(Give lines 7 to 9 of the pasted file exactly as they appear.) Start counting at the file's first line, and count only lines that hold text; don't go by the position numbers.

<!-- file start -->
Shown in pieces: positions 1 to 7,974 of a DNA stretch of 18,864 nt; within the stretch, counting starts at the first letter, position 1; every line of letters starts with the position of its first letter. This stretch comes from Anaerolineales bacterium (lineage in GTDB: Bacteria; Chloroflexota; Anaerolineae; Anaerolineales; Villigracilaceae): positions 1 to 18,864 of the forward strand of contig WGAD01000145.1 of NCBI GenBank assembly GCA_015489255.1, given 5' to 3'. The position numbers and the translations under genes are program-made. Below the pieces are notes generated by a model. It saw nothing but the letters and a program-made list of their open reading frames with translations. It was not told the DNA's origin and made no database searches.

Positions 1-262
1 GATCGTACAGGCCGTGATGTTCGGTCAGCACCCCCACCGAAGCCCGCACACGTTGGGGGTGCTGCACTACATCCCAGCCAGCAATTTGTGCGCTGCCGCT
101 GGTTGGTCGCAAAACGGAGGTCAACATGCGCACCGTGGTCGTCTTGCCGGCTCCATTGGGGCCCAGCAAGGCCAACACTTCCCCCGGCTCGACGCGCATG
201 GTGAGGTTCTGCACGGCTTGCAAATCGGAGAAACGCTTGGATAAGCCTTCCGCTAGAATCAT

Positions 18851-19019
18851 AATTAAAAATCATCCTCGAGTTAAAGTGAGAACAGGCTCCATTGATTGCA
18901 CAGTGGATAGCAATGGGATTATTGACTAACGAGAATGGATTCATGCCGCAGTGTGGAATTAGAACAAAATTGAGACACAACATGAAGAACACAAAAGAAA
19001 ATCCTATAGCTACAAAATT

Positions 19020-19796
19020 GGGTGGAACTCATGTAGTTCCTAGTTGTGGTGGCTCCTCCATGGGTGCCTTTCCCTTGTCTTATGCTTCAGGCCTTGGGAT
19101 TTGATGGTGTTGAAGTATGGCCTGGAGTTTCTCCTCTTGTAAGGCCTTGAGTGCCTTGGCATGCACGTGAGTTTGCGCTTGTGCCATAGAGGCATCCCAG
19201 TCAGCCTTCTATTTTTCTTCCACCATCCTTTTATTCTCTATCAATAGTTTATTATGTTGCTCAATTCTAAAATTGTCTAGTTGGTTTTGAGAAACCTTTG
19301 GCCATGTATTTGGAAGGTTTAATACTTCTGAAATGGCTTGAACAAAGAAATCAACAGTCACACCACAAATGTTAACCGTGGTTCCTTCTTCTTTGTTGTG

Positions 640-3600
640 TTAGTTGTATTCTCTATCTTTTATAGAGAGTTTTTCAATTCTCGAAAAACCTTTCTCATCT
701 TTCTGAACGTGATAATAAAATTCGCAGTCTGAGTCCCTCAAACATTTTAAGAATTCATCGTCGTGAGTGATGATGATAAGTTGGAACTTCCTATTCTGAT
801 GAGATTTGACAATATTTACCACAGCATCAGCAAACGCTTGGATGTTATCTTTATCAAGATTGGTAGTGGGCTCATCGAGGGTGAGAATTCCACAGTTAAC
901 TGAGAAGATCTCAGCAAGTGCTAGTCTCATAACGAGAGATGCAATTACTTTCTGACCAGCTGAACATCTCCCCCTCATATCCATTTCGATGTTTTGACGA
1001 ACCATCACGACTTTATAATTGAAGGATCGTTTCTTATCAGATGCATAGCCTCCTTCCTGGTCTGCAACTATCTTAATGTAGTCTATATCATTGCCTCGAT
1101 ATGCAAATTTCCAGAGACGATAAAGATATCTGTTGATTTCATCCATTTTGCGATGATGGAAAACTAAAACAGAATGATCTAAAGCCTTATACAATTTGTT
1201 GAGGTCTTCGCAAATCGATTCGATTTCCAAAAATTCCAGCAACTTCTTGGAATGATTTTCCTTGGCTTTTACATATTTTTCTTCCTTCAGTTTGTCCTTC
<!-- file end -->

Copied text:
18851 AATTAAAAATCATCCTCGAGTTAAAGTGAGAACAGGCTCCATTGATTGCA
18901 CAGTGGATAGCAATGGGATTATTGACTAACGAGAATGGATTCATGCCGCAGTGTGGAATTAGAACAAAATTGAGACACAACATGAAGAACACAAAAGAAA
19001 ATCCTATAGCTACAAAATT